Orla Smith’s review published on Letterboxd:
I can't do it justice.
I could wait to write this. I could wait until tomorrow, or the next day - when my thoughts are more coherent.
I won't though, because right now there's a feeling spreading throughout my stomach and I don't want to waste it. It's a hazy mix of warmth, sadness and impossibility.
Kelly Reichardt's films are so completely unpretentious. Each moment is loaded with purpose and detail. Her lack of recognition sickens me. Rewatching Certain Women has made me retroactively like a film like mother! less. It suddenly makes so much sense why people were appalled by that film's lack of compassion. Why settle for that when there are films like Certain Women in the world? Films that are honest but hopeful. Films that make you feel seen. Films that make you feel cosy and warm, and allow you to feel alongside other people.
It's one of the best films ever made. I see that now. I disagree with those who value the third story over the previous two. I understand: while I believe they are all as good as each other, the third one - a love story - is bound to be everybody's subjective favourite by design. But the film exists to show the lives of many different types of women. The first two stories are just as perfectly executed as the third. They have just as much detail. Their loneliness is just as tangible.
The performances are universally unbelievable. I love how the costume design speaks so much to each character: Michelle Williams' tight-fitting, practical outfits. Laura Dern's sophisticated, formal but well worn clothes that she dons with weary ease. Kristen Stewart's jumpers that help her feel safe while experiencing anxiety - until in the final scene they are replaced with formal attire that she looks extremely uncomfortable in, as well as a skirt that forces her to present more feminine than she naturally would. Living in isolation, Lily Gladstone's rancher does not have the pressure to perform gender and thus is comfortable in her own skin - even if she's not happy in her life. She wears many layers of clothes that don't actively try to reveal her body. Instead, they are warm and practical.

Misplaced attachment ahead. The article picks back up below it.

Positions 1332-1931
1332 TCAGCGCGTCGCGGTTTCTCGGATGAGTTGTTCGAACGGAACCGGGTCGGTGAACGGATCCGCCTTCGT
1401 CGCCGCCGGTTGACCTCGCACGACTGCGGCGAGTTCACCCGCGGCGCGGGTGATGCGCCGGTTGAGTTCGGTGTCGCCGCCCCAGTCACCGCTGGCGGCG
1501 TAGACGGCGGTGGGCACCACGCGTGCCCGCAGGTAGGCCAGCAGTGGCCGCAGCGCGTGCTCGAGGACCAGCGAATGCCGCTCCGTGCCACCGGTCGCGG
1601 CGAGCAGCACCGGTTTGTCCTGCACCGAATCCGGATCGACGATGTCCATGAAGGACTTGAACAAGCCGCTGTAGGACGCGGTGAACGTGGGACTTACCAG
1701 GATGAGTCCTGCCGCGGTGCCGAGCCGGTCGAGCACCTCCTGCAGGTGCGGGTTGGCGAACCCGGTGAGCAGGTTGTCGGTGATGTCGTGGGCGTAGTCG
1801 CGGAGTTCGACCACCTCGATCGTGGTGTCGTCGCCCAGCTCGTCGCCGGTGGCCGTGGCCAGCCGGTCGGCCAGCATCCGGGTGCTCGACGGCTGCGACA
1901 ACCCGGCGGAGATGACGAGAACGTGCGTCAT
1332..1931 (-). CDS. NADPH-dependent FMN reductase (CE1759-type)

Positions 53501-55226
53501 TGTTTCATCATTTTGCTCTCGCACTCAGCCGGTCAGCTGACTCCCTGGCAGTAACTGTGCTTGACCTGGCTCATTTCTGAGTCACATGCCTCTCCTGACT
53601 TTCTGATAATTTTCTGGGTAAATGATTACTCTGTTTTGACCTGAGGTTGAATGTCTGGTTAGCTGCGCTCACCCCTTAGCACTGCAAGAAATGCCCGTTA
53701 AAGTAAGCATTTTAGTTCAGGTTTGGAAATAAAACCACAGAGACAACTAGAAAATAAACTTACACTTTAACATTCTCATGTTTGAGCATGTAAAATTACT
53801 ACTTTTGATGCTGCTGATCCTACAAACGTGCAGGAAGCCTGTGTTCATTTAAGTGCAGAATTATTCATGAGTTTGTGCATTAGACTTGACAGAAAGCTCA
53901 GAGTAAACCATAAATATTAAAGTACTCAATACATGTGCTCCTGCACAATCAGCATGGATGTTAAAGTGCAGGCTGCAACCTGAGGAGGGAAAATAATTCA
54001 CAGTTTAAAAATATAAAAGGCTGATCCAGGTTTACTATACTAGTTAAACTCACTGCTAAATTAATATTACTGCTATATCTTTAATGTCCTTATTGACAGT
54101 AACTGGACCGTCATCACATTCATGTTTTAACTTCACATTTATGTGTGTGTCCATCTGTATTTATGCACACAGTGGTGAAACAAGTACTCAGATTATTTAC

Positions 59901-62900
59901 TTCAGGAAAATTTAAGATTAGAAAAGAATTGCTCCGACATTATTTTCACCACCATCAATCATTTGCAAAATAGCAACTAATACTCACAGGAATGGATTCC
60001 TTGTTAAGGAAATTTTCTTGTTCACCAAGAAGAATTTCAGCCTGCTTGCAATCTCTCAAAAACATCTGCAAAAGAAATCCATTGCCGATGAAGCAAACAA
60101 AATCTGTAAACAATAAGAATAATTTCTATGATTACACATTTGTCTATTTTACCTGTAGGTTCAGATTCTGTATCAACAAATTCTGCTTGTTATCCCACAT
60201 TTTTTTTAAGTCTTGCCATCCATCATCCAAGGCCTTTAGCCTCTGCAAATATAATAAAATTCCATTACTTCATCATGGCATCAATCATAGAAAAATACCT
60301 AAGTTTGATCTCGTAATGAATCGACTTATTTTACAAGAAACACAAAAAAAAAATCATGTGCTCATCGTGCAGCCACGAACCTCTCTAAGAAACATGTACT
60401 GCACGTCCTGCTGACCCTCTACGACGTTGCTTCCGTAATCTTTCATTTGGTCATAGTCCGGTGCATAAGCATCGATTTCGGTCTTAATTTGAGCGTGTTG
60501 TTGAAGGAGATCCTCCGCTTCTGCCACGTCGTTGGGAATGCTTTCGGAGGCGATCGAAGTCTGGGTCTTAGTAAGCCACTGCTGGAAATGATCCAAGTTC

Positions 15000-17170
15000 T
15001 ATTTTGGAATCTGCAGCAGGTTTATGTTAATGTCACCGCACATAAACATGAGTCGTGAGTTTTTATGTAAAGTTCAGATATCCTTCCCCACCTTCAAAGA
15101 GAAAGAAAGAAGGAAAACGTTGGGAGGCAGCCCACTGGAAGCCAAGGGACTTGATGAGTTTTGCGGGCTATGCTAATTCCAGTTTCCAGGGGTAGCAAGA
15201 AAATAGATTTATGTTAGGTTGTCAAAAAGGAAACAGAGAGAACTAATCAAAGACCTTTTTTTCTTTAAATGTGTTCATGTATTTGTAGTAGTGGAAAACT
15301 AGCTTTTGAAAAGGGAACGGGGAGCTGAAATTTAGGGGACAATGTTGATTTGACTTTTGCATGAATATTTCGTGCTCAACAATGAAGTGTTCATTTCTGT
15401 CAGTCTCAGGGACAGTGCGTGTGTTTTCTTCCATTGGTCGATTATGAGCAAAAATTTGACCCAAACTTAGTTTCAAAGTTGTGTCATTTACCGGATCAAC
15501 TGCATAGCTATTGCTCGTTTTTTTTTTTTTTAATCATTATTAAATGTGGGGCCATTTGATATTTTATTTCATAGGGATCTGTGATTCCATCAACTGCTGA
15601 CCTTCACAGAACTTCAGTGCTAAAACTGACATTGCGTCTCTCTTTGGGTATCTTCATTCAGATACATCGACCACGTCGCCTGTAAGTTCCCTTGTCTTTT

To look away from Certain Women for even a second would be to miss something vital. There are details hidden everywhere. This time, I noticed how Lily Gladstone smiles at a picture of a dog that looks just like hers when she's walking the streets of Livingstone at night. It is darkly lit and not dwelled on at all. Any other director would've have gone in for a close up.
Simply by depicting life as it is for so many people, Certain Women says so much. These three lightly intersecting stories are contained within one film for a reason: they are all lonely people who are too trapped within their own interior lives to notice each other. What if these three women could talk to each other? Would they find commonality? Would that help them to open up? The answer is that they never would. The small town life depicted is one of micro-aggressions and miscommunication. Certain Women is about people who co-exist but don't inhabit each other's spaces. These certain women are islands unto themselves. And these are only certain women. There are so many more stories worth telling.